Nobody blows bubbles like these real estate writers
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Real estate books are pretty much a niche market but Toronto literary agent Rick Broadhead says there can be money to be made by weighing in on the booming market.
Photo Illustration by Steve Murray/National PostReal estate books are pretty much a niche market but Toronto literary agent Rick Broadhead says there can be money to be made by weighing in on the booming market.
Booming real estate markets are producing another kind of bubble: An expansion of authors writing about a looming crash.
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A forthcoming book by Hilliard MacBeth, an Edmonton-based portfolio manager, doubles-down on the so-far-errant projections of similar books. When the Bubble Bursts: Surviving the Canadian Real Estate Crash predicts Canadian house prices will drop 50%.
It won’t even be published until March, but doomsayers have heartily embraced it.
“It’s a hot story,” says Mr. MacBeth. ‘‘Everybody cares about it a lot because we all own houses.”
Not everybody’s buying into such talk — and that includes Joe Oliver, Canada’s minister of finance, who is doing everything is his power to make sure it doesn’t happen. This past week, Mr. Oliver reiterated he does not see a bubble forming in the Canadian housing market.
Everybody cares about it a lot because we all own houses
Mr. MacBeth said his assumptions of a correction are based on housing prices rising faster than the rate of inflation, when they should be merely keeping pace.
“Up until 2000, they just kept pace with inflation and lately they’ve gone up twice the rate of inflation. It’s the biggest deviation in the world from the long-term price trend,” says Mr. MacBeth, adding prices must drop by half to get us back to the trend line where we were in 1975.
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HandoutBook cover of Garth Turner's 'Greater Fool, The Troubled Future of Real Estate'..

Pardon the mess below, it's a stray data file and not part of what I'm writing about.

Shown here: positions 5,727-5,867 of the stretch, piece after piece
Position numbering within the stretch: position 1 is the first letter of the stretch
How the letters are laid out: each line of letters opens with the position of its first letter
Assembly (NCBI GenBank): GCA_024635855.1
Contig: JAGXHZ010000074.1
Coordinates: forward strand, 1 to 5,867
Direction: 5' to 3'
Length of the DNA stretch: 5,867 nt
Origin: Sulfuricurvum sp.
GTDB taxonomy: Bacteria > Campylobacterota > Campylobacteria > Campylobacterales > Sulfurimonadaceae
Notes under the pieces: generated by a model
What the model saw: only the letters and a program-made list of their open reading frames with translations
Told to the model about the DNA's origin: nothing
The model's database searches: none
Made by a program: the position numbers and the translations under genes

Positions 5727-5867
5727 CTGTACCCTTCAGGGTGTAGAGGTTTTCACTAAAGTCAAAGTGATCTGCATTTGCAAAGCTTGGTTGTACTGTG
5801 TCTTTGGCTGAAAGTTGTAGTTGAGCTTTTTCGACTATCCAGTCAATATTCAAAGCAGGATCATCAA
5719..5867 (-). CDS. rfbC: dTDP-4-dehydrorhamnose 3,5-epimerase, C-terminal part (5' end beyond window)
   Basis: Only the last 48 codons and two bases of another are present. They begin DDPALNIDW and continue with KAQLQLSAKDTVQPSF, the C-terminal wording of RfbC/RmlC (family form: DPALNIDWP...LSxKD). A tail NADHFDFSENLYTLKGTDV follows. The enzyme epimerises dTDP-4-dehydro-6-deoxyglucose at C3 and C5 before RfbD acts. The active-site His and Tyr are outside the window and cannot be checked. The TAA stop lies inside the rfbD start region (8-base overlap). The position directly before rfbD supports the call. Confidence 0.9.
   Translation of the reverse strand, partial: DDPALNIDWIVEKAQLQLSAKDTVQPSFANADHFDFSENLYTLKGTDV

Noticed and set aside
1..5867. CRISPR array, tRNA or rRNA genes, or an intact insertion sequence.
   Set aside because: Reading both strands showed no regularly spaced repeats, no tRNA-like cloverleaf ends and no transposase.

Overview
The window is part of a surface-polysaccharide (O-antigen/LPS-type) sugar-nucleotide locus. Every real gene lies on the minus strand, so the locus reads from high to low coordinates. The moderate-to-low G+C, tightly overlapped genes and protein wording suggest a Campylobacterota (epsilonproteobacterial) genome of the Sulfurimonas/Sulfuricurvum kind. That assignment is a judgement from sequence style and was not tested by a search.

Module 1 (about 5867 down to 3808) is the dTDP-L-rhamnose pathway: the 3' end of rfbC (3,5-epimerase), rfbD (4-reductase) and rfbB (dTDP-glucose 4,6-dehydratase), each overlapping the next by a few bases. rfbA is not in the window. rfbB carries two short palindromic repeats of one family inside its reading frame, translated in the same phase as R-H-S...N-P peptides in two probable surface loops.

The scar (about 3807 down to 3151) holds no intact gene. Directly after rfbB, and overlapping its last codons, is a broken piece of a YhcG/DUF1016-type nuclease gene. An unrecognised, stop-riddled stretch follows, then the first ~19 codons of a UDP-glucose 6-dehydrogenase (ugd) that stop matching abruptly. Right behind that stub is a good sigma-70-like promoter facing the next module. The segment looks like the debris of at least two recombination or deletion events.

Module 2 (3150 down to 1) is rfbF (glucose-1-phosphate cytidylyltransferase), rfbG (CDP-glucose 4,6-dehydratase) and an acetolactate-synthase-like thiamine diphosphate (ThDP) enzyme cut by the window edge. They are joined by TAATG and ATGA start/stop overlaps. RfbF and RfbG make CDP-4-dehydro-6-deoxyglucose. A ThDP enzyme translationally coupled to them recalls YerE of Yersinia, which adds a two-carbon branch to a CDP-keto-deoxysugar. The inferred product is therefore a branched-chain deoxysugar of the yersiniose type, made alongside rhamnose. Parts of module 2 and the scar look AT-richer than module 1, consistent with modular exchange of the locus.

DundurnHilliard MacBeth's new book 'When the Bubble Bursts: Surviving the Canadian Real Estate Crash'. .
He’s hardly the first commentator to offer a stark warning about Canada’s housing market since the 2007 U.S. crash. David Madani, an economist with Capital Economics, draws a smirk from most real estate agents these days with his repeated calls for a 25% drop in prices. The call was made in February 2011. Mr. Madani has stuck with his prediction.
Former journalist and cabinet minister Garth Turner, who wrote Greater Fool: The Troubled Future of Real Estate in 2008, still says the market will correct but his predictions have softened. Mr. Turner says he hadn’t factored in the record-low interest rates that plunged below 3% for five-year locked-in mortgages.
Mr. MacBeth says that just because you miss it by a “year or two, that doesn’t make you wrong.” And he says the real estate cycle can sometimes take time to play out because there isn’t as much liquidity in housing as there is in, say, stocks.
Some, like Mr. Turner, maintain the correction has already begun. “In at least half the country, you have a stagnant or a declining market but the media is focused in Toronto. Calgary and Vancouver are sexy markets, we tend to think we have a universal bubble going on. We don’t. It’s a three-city story. It’s dramatic in those cities but it’s still a three-city story,” he says.
Mr. Turner says the big three will also stagnate but he’s now saying prices will probably drop in the 15% range instead of the potential 30% decline he once predicted. “In 2008, did we know we would get five-year mortgages at 2.8%?”
On Thursday, the Real Estate Board of Greater Vancouver said house sales last month jumped 17.7% from a year ago, and 16.1% above the 10-year sales average for the month. Prices also continue to rise with the benchmark composite price for the city $633,500, a 5.3% increase from a year ago. The average detached home in the city sold for $1.26-million in September.
In Alberta, the Calgary Real Estate Board said the price of a single family home in the city rose 10.6% from a year ago to $512,800 in September.
Toronto developer Brad Lamb says the naysayer market for real estate is a constant.
“It doesn’t matter in a recession or the time of a boom, you always have these books coming out,” he says. “It’s all horses—. They keep making all these calls every year and maybe they’ll be right in 2020 or 2022. Big surprise. Prices will fall at some point.”
Real estate books are a niche market, but Toronto literary agent Rick Broadhead says there can be money to be made by weighing in on the booming market.
“There’s a viable online market for books, if you know your niche,” he said.